Voters sent a message loud and clear Tuesday. The state of Illinois and the country ought to listen.

Several emergency responders in Iroquois County question whether that same message needs to resonate with the County Board ?

Onlookers, including county employees and county employers, elected officials, the judicial system, and especially, fire and emergency responders say 'too much petty interference, and "agenda-driving bullying"...has poisoned county government operations and messed up the spirit of cooperation and working together. Some select county board members have already paid the price. And, fire personnel and other emergency responders are turning to the public to help send a message to elected county board members that "they're out of line."

There's perhaps, no other organized agency in the county that knows what mutual aid is all about than the fire departments. And a signed-letter from all Iroquois County fire chiefs to county board members shows unity....they want the 12-member 9-1-1 Board and the 9-1-1 Coordinator left alone.

The letter addressed to the Iroquois County Board has the full support of the fire chiefs. It clearly tells county board members 'they are being misinformed about 9-1-1 operations, driven by the loaded-propaganda agenda of County Board Chairman Rod Copas.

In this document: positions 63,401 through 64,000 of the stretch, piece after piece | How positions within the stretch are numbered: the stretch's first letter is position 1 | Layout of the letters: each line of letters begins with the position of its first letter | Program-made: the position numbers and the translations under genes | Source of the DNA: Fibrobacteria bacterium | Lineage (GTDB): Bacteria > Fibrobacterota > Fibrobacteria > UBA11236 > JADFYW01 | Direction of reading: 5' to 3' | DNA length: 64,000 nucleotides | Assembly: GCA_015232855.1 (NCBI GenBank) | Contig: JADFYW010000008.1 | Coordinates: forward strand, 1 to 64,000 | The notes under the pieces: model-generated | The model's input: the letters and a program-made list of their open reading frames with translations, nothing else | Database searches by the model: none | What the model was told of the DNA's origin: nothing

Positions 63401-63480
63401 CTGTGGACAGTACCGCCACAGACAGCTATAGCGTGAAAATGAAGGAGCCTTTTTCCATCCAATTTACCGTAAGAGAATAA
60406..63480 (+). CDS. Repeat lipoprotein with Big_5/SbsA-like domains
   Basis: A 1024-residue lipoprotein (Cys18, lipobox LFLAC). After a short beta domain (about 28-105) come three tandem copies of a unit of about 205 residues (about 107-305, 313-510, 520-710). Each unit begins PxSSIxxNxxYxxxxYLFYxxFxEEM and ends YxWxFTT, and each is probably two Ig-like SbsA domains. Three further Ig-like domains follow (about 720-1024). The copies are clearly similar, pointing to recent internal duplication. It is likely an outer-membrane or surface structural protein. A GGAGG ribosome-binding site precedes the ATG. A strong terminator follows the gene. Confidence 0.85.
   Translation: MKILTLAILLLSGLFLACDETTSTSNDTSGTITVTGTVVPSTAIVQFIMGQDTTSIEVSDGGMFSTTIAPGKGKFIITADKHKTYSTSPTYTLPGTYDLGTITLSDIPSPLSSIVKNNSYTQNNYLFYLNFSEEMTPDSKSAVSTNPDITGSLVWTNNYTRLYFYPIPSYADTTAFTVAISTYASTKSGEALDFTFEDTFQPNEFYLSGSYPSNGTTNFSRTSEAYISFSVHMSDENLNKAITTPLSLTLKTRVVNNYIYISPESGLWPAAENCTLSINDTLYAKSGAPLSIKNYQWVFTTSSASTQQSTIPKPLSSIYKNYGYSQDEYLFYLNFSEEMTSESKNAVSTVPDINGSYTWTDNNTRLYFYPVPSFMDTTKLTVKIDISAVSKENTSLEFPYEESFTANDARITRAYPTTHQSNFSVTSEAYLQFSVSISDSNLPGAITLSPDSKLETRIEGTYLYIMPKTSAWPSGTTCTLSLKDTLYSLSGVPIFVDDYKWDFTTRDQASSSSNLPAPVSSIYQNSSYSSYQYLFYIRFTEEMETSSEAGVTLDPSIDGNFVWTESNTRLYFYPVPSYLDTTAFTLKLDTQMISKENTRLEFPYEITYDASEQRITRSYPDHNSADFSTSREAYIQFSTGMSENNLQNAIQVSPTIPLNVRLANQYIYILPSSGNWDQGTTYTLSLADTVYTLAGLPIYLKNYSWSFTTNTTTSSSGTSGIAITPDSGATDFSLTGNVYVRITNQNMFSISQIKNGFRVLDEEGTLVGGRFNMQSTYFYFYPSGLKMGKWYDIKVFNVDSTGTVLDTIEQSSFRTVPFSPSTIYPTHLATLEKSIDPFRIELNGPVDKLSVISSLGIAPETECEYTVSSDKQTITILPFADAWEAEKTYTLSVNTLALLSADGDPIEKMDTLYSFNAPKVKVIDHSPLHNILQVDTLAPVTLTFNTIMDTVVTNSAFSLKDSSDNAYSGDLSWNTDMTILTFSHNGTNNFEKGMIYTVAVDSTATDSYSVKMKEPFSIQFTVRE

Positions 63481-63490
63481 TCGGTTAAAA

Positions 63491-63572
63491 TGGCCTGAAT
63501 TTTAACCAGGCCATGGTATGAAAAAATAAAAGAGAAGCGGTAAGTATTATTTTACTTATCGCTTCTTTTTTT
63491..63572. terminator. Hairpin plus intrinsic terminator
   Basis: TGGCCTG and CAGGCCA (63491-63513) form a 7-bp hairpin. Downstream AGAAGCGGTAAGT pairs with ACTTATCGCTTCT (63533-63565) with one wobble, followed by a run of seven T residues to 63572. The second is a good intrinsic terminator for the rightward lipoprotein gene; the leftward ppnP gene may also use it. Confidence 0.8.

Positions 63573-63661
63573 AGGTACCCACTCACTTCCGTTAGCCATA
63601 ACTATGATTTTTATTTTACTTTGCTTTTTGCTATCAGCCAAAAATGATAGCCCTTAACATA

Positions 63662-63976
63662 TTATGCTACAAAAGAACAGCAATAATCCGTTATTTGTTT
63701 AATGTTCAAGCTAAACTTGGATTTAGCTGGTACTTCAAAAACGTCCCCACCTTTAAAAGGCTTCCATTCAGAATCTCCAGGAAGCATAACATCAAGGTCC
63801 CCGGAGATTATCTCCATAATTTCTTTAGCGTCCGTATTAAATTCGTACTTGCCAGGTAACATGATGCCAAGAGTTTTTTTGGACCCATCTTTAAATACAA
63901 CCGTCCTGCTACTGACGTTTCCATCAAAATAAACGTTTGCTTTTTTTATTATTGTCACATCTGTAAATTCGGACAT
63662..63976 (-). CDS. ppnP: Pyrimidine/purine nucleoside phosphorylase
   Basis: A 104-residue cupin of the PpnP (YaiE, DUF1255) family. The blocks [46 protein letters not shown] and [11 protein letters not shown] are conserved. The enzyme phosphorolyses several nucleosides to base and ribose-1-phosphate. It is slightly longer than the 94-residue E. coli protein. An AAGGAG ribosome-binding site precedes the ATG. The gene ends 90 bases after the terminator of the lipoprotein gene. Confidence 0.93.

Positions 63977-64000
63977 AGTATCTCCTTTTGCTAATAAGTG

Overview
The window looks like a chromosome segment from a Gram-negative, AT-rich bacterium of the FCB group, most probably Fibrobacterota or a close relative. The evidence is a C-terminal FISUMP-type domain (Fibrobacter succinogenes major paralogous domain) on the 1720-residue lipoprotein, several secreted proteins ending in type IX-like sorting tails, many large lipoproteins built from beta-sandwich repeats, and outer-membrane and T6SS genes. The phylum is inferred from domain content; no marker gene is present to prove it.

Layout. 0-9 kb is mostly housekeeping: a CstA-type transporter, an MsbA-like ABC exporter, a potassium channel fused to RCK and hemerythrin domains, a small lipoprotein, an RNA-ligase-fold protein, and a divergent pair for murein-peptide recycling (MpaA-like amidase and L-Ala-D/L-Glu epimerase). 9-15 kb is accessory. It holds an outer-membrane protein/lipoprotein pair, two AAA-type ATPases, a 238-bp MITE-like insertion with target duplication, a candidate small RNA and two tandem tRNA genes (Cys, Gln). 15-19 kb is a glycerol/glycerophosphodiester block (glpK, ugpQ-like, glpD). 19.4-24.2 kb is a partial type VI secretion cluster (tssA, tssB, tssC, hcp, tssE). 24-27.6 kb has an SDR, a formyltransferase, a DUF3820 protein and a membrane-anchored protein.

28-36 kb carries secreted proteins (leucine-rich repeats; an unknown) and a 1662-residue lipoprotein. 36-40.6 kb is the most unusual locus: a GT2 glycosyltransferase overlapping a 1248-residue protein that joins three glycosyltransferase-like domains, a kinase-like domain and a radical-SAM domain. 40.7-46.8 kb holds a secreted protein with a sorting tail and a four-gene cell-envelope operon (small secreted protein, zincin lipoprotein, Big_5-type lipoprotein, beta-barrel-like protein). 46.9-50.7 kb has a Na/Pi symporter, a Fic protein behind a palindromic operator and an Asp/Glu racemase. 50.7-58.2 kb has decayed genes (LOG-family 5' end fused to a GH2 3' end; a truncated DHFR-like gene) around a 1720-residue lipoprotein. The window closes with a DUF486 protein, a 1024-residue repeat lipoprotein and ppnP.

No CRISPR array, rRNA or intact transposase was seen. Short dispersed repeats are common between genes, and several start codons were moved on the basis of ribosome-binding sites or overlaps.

"Most of us aren't too happy with this push to reduce the size of the 9-1-1 board. We have a 12 member board for a reason," Watseka Fire Chief Dave Mayotte tells WGFA News. "Everyone has a certain expertise with input to offer."

A mere $18-hundred a year to conduct business meetings is nothing, Mayotte says, and reducing membership to six will just dilute the process and eliminate important input from people who understand the operation. Mayotte said six less experts will hurt emergency operations and communications in the county.

Martinton Fire Chief Jim Seabert said it's a step backwards after 35 plus years of building expertise with people who understand emergency communications.

Seabert also laughs and questions where the county board members thinks it's their job to tell a professional organization with an elected board in place to govern it, how to do the job.

Seabert, Mayotte, and other fire chiefs united in the effort to wake up the county board members, also question why the county board members think they have any business interfering with fire, police, and 9-1-1 communication business

Emergency responders already have their own governing board. Elected fire trustees or municipal government direct their own people. Law enforcement has a governing board. Ambulance personnel have protocol thru hospitals and the medical boards. 9-1-1 has trained, knowledgeable professionals with rules in place and governed by the Illinois Commerce Commission..

But in Iroquois County, it seems apparent that the County Board has all the know-how.

Chief Mayotte and Chief Seabert say the letter is asking for open communication.

"The county board members need to hear from the public that this election told the story too; they need to know this isn't right. It's not a cost-cutting measure. There's some other motivating factor involved," Mayotte insists is very obvious.

The fire chiefs letter also supports 9-1-1 Coordinator Nita Dubble, who Mayotte said "has been so instrumental in keeping equipment upgraded and emergency personnel in tune to what's always going on in the emergency communication sector.

Mayotte said Iroquois County dispatchers are among the best. Vital communication and trained dispatchers is a must, he said.

Mayotte is also a professional firefighter in the Chicago suburbs, serves as fire trainer and is an officer in MABAS (Mutual Aid Box Alarm System).

94.1 WGFA